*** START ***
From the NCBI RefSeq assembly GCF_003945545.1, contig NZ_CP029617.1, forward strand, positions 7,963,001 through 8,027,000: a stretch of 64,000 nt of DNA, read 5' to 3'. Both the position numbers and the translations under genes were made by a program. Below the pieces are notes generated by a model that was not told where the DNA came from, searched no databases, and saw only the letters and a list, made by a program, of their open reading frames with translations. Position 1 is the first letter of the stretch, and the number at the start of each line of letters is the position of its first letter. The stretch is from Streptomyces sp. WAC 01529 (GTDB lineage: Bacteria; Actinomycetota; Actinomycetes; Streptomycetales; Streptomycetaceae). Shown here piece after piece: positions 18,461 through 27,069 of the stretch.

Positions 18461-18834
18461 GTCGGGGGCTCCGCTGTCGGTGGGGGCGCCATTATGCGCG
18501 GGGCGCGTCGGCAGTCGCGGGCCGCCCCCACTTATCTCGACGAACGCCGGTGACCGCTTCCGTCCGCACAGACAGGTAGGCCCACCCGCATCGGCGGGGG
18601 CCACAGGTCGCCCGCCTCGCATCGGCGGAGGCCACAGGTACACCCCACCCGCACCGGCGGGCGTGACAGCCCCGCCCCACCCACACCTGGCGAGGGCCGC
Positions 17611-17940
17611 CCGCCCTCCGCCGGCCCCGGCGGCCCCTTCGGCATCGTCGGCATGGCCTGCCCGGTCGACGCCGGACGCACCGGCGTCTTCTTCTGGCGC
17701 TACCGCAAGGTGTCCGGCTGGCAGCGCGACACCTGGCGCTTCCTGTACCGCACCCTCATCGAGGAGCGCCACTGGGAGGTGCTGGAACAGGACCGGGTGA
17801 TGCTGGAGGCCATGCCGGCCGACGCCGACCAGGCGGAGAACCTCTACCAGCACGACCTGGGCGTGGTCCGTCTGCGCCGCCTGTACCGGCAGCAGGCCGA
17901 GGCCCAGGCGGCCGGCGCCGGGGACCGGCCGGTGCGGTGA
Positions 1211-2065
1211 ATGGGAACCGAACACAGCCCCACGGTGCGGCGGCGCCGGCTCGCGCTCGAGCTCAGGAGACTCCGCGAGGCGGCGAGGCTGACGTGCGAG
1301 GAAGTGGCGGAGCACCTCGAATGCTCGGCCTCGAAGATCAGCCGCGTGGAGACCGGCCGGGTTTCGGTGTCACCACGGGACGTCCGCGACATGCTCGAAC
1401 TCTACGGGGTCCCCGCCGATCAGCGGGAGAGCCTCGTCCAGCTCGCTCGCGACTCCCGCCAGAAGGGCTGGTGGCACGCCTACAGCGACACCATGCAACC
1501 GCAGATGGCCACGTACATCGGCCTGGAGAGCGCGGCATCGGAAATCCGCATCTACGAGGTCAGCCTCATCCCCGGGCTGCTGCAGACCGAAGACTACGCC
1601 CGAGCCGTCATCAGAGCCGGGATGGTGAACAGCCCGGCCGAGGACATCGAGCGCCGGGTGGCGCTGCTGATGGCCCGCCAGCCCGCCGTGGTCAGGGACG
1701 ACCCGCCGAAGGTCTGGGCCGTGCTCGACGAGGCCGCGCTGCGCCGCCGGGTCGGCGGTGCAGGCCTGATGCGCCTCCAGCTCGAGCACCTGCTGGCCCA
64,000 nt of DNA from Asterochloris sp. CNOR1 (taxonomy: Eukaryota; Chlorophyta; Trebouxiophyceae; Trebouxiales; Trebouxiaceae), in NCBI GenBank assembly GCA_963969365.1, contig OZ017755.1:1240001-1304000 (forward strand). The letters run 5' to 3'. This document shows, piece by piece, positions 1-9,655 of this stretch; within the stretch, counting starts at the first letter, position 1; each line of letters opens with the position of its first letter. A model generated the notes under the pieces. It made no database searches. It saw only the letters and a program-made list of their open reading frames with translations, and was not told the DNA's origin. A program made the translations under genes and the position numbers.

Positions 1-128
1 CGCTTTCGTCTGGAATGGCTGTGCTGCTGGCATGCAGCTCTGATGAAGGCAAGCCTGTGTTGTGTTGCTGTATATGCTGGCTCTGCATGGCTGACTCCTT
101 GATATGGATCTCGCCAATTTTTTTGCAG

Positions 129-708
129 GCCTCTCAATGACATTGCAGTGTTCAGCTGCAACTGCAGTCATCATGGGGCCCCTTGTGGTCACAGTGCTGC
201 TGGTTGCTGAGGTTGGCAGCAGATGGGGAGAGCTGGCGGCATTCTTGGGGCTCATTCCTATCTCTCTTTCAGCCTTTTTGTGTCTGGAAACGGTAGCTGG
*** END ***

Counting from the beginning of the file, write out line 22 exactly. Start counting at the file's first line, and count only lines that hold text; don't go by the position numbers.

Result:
Positions 129-708